This pattern is played out again and again: business or person X was in a tough negotiation or disagreement with business or person Y. Then X thought "win-win", or "understood" Y's position first, and they reached an agreement! There's no elaboration into what these win-win positions entailed, what made them viable and desirable to both parts, how X had initially failed to understand the position of Y, or how and why this understanding influenced Y. The examples do not illustrate the application of Coveys values (I insist they are values, not habits), but rather are dogmatic insistence that they work. Ironically I do believe that they work, I would just rather Covey showed me rather than told me. Show, don't tell.

My final gripe is with the convoluted, jargony and flowery pseudo-philosophical style that is found all throughout the book. Not only does it get in the way of what Covey is saying, sometimes you wonder if he is trying to say anything at all. This not only contrasts with modern self-management literature which emphasises getting to the point, but also with self-help books of the same period (The Now Habit, 1989). Even How To Win Friends And Influence People (1936) is refreshingly direct and straightforward compared to Seven Habits.

To conclude, if you have read this far, take my advice with a grain of salt. Many people rave about this book, so there must be a reason they found it valuable. All I can say is that if you enjoy straightforward language, illustrative examples, and the idea of empathy towards the needs of others does not seem alien, this book is most likely not for you.

77 of 84 people found this review helpful

  • Overall
    4 out of 5 stars

Highly recommended.

I'd known about this book for a long time and it was always on my list of books to read (listen to). I found the 7 habits fascinating. The age of the book does come across and it is a little preachy but Stephen Covey's research, conclusions and insights are staggering in their depth. Although you come away feeling that a lot of what he says is common sense, the vast majority of people, including myself, would never think in those terms. Stephen unravels what it is to be human and how to make the most of that gift. I can't believe anyone listening could fail to benefit hugely from the experience.

59 of 65 people found this review helpful

  • Overall
    4 out of 5 stars
  • Stair
  • Northumberland, UK
  • 23-05-12

Get over the hangup - does NOT push religion

There are a few reviewers who have written off the book because the author happens to merely mention - in one sentence in the prologue - that he is a Christian. Surely the problem is no more than if he had mentioned being an atheist? - Anyway it is irrelevant to the content of the book and has no bearing on the concept, which is well researched and solid. The author has presented to boards of directors of major international companies and organisations and they wouldn't buy into crap and this is in no way wishy-washy or spiritual, the principles are well set out and argued.
I let the voice - which some may find jarring - pass over me and listened to the content which was what I bought it for after all.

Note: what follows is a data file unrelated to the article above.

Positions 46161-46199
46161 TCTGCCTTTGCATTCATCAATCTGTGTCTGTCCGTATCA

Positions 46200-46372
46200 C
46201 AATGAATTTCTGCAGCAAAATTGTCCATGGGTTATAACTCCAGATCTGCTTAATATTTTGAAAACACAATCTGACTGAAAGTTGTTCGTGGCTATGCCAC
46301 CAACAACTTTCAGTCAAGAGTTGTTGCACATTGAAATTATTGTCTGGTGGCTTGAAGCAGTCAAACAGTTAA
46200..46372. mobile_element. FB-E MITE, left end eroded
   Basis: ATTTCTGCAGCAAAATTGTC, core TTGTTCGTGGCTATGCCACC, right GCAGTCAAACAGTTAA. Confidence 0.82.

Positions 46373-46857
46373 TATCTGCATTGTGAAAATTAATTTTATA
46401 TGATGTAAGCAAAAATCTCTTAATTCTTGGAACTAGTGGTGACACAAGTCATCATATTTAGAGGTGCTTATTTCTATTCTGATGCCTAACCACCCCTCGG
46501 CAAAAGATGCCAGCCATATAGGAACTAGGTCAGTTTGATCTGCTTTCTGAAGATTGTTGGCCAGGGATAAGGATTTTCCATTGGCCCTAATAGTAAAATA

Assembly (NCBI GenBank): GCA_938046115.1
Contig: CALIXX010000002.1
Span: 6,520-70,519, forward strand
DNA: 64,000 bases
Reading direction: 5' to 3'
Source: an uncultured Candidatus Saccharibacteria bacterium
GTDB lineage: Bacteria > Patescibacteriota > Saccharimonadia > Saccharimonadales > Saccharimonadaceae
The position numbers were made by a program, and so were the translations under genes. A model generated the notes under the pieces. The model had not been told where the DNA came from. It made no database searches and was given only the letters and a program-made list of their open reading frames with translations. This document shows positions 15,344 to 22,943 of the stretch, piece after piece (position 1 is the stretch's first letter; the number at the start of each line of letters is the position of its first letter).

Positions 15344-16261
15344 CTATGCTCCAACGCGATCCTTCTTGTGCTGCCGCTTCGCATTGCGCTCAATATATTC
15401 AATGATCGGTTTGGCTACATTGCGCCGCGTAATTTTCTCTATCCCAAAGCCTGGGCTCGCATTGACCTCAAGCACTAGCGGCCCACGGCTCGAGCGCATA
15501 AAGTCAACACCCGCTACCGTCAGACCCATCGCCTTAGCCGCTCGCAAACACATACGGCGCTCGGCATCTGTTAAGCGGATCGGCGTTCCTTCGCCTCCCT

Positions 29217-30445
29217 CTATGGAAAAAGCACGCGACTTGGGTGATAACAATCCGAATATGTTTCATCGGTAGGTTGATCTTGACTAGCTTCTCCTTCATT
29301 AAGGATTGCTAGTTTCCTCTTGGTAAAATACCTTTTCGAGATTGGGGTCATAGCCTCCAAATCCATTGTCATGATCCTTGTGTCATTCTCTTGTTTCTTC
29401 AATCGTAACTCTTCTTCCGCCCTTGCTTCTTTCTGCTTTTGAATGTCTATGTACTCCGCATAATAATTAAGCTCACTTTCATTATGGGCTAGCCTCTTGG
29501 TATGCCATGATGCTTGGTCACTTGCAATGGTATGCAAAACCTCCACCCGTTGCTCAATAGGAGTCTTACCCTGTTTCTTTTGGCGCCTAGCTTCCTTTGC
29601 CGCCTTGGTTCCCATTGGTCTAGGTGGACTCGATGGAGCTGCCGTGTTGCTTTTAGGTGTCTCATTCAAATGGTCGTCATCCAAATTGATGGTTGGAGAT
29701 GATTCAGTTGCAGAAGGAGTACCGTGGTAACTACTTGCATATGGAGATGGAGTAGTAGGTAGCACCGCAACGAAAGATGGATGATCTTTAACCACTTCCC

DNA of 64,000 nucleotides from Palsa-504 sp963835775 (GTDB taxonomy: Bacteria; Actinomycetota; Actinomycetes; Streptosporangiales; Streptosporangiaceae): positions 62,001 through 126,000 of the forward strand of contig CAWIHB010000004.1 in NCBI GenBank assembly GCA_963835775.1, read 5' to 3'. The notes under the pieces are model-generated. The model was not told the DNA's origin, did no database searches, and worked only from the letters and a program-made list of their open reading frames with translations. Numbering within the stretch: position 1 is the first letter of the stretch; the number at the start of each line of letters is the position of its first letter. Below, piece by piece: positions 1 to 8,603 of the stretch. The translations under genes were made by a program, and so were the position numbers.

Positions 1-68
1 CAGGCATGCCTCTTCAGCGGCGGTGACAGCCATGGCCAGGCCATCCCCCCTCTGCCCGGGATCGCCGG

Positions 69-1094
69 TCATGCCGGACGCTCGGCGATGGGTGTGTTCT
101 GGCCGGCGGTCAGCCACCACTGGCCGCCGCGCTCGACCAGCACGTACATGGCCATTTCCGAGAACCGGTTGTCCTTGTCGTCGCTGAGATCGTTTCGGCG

Very insightful and well organised.
As an open minded individual - as far as one may be - why are so many people so touchy as to junk an entire book that is well reviewed by many business leaders and thinkers (and others) simply because an author mentions that he/she has a belief system? Very odd methinks...perhaps there may be something in it. Must look deeper myself perhaps - shall look in the relevant Audible category for a scholarly work without a strong agenda in either direction methinks! - Any suggestions anyone?

99 of 110 people found this review helpful

  • Overall
    5 out of 5 stars
  • Atif
  • East ham, London, United Kingdom
  • 23-03-11

Helped me focus on who I am

brilliant book.Layed out principles that are common for all people and essential for success. it helped me to re-focus on what is important for me in life and how to reprioritise my life around my principals.
A must listen for anyone and everyone

25 of 28 people found this review helpful

  • Overall
    5 out of 5 stars
  • Leon
  • Chippenham, Wiltshire, United Kingdom
  • 16-06-06

7 Habits, constructive change not quick-fix

I took the time to listen to the unabridged version. Audible could do with reviewing the encoding but other than that the book was excellent.

This book is required reading for managers in the 21st century as is the 8th habit. This was an easy listen (even the unabridged version) and Stephen Covey is a great narrator. I'd recommend this book to all.

74 of 88 people found this review helpful

  • Overall
    4 out of 5 stars

A great listen

A very empowering book with lots of easy to do, useful ideas for leading a happier, more fulfilling life. Well worth a listen.

13 of 15 people found this review helpful

  • Overall
    5 out of 5 stars
  • Paul
  • Exeter, Devon, United Kingdom
  • 02-08-07

Life changing

You can now have your cake and eat it. Having read a lot of management books, this is the one that will change your outlook on family and work. You will learn over time to do things differently and take control of those aspects of your life that at the moment might be controlling you.
The book is very readable and listening to Stephen Covey is even better.

41 of 49 people found this review helpful

  • Overall
    5 out of 5 stars